Fireside Chat About Clinical Trials


Clinical Trial Conversations
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If you want to learn more about clinical trials for colorectal cancer, but feel intimidated or overwhelmed by the science and research, this fireside chat about clinical trials is for you.

Our two clinical trial champions, Maia Walker, Lead Curator of the Fight Colorectal Cancer Clinical Trial Finder, and Manju George, Scientific Director of COLONTOWN, have both long been promoting education about clinical trials for the colorectal cancer community.

In this month's Clinical Trial Conversations blog, Maia and Manju discuss why clinical trials are important at every stage – not just as a last resort; the importance of knowing your tumor biomarkers; what to look for when searching for a clinical trial; as well as ways for patients to stay informed about clinical trials to treat colorectal cancer; and so much more educational information to help patients, caregivers, and loved ones make informed decisions about their treatment options.

We know there is already a standard of care for colorectal cancer. Why would patients and their advocates want to learn about experimental treatments too? What is your personal experience?


I’d say that learning about clinical trials can help cancer patients and their advocates to make more informed decisions about their treatment options, from the moment of diagnosis

My personal experience is that many patients start to learn about clinical trials only after the second or third line of treatment, in the case of metastatic disease, and that most patients with earlier stages (I to III) may not read or even be aware of research studies. That often happens because of misconceptions about clinical trials. In those cases, some trials that might be of interest for patients go under their radar, and some regret this later.

"We say it often, because it’s true, but clinical trials are not a last resort."

–Maia Walker, Lead Curator of the Fight Colorectal Cancer Clinical Trial Finder

Maybe there was a trial for those just diagnosed to try a non-surgical approach or receive immunotherapy along with surgery to prevent recurrence, for example. Some patients receiving chemotherapy would have participated in a trial with a supplement or drug, given along the standard of care, to prevent certain side effects from chemo if only they had known such a trial existed. Others with metastatic disease would have appreciated receiving immunotherapy as part of the first-line therapy or a standard of care drug at a lower dose than usual, with less side effects.

As advocates, we want patients to have all the pertinent information, from as early as possible so they can learn about clinical trials and participate early, later, or never. It is a personal decision, depending on particular circumstances, so each case is unique.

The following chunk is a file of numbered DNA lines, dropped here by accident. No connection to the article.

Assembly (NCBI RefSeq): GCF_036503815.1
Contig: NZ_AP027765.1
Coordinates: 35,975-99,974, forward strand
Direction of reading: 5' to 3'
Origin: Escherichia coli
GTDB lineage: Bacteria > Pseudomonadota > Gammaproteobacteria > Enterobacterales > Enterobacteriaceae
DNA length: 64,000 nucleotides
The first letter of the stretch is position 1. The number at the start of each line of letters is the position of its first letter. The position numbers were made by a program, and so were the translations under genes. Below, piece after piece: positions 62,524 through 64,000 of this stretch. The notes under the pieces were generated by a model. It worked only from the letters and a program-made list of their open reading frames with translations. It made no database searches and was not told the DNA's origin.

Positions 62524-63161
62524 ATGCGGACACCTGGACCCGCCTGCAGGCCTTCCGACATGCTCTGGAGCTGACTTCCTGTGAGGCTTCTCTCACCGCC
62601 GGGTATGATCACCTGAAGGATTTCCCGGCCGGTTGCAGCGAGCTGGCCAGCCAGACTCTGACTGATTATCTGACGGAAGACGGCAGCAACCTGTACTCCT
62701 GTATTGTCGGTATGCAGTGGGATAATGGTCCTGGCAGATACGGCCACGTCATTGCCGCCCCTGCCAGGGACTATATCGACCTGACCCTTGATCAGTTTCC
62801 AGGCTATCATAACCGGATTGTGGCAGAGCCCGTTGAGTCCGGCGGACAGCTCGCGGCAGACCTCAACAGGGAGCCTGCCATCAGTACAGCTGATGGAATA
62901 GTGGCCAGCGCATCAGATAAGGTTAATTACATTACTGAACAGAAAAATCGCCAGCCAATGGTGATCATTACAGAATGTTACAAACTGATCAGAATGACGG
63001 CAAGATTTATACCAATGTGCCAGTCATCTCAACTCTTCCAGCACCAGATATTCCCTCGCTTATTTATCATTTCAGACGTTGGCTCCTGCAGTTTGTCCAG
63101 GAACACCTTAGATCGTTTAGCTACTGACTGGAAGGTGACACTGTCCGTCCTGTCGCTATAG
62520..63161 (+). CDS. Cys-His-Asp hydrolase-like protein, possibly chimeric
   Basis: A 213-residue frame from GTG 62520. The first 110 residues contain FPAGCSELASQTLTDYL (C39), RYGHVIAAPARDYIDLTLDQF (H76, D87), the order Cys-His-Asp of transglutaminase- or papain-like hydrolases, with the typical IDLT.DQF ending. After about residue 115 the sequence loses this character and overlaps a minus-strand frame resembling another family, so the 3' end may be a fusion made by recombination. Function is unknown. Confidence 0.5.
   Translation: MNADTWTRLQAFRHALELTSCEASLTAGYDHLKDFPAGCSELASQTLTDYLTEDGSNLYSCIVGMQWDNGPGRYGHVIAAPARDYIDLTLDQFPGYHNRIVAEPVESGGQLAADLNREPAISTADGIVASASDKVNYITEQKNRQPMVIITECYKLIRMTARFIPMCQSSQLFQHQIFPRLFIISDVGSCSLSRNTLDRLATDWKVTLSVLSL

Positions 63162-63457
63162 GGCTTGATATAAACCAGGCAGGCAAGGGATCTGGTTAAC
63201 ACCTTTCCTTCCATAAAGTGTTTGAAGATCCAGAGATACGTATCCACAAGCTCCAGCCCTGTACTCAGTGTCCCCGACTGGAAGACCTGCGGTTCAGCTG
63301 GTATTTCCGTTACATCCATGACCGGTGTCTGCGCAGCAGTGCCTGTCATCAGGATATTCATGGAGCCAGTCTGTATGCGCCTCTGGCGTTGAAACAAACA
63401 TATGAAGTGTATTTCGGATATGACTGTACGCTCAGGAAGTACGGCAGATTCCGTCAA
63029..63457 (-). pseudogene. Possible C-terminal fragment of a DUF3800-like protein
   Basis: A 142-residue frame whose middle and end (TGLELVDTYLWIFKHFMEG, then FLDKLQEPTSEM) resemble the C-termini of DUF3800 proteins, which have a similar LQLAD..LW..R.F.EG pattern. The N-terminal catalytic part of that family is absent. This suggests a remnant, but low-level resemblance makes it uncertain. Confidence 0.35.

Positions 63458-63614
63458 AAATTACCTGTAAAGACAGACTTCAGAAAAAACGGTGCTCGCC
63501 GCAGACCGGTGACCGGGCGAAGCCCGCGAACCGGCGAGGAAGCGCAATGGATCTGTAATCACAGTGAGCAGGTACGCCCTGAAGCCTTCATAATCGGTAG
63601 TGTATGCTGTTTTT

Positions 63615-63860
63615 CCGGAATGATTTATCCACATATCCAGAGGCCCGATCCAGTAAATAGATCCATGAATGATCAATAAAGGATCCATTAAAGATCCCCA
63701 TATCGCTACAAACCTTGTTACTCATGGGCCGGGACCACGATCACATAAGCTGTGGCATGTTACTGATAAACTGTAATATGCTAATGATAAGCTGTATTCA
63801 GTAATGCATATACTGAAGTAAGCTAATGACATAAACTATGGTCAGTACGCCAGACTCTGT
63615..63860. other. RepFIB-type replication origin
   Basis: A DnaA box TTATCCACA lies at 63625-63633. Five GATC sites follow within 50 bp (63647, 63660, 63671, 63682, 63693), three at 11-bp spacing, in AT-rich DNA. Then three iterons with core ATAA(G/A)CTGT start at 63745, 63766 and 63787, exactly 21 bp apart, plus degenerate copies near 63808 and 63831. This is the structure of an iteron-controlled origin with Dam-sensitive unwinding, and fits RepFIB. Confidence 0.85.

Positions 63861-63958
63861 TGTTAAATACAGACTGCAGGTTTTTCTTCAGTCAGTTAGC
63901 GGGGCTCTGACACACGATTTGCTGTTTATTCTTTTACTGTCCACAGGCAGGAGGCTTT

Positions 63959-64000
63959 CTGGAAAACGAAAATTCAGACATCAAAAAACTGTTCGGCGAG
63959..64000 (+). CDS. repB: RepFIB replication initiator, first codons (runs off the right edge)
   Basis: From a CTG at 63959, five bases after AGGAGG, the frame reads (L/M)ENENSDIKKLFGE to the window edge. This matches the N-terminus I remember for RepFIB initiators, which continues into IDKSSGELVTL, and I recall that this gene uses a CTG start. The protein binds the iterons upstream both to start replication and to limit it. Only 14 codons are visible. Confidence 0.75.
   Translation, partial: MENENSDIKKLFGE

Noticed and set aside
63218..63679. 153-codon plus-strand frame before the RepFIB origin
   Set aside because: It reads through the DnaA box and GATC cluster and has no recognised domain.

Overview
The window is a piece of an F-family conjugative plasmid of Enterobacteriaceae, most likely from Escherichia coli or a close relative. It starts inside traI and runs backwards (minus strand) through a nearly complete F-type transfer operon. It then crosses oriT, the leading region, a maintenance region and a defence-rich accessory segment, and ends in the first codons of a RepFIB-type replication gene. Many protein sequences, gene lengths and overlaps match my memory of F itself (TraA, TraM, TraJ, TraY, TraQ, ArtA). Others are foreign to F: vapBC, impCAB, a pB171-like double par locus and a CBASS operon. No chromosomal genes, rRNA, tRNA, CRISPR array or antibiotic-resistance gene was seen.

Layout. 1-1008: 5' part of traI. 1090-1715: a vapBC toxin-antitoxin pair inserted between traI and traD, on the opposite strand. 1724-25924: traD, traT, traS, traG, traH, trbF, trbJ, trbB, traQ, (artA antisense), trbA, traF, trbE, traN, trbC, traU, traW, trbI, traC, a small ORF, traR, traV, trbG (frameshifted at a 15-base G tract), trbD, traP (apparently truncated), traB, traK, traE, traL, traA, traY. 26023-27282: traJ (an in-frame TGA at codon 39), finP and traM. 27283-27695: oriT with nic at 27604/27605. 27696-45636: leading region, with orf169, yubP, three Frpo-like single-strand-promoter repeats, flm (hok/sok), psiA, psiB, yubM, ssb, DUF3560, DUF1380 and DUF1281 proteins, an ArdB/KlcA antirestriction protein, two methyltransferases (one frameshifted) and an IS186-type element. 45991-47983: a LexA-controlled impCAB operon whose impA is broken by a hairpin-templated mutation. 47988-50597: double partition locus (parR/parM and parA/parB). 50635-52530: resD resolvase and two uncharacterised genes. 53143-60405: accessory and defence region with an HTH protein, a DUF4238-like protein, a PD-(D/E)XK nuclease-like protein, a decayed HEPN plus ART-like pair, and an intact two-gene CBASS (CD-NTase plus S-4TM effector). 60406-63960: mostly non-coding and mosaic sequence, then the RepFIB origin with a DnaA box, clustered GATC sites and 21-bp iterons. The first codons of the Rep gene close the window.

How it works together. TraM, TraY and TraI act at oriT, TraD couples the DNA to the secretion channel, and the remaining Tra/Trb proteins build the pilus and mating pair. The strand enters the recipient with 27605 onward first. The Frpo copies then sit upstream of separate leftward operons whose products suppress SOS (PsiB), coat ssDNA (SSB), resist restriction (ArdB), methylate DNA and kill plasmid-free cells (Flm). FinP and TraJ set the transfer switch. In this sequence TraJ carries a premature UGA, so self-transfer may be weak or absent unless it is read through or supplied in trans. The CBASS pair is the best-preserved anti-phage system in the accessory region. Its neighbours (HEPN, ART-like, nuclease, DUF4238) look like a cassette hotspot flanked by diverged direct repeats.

Current colorectal cancer treatments are quite limited for metastatic disease with only three or four effective lines of therapy available to patients. The earlier treatment lines are quite effective and while patients are on them, they usually think that the remaining lines of treatment will be as effective with similar response rates (how many people out of 100 respond to these therapies) and duration of responses (how long these treatments can keep their disease stable or shrink it). But this is not the case. After the first two lines of therapy, the remaining ones are effective only for a smaller proportion of patients or are effective for a much shorter time. As patients progress through these lines of therapy, their bodies bear the brunt of cumulative treatment side effects and disease progression. One of the best ways to expand on treatment options is to learn about clinical trials and how they may help expand what’s available to patients. 

As Maia wrote, there are clinical trials at every step of the journey. Incorporating appropriate clinical trials along one’s treatment journey can enable chemo breaks and allow the body to rest without being exposed to chemo side effects, for example, while the patient is on a trial with a targeted therapy combination or an immunotherapy combination.

Most patients look for trials after they have exhausted standard of care options and by this time because of how beat up their body is and how wide spread the disease is, they might not be eligible for clinical trials. Learning about clinical trials early on can allow patients to work with their care team to figure out how best they can include clinical trials as part of their treatment strategy.

"Your care team may tell you that you have many options and don’t need to think of a clinical trial at this time. However, with limited options of treatments for colorectal cancer, it is important for patients to let their care team know that they want to include clinical trials as applicable in their treatment journey."

–Manju George, Scientific Director of COLONTOWN

For patients with stage I through III colorectal cancer, there are many trials, which test newer approaches to treatment. This may mean being on a trial, which uses ctDNA testing for surveillance, or for escalation of therapy in patients most likely to progress to stage IV, or one that uses a transanal excision type of less invasive procedure to remove their tumors. These tests and procedures may not be available outside of clinical trials. So being on a clinical trial may enable earlier access to a promising experimental strategy that may take years to become commonplace in regular practice.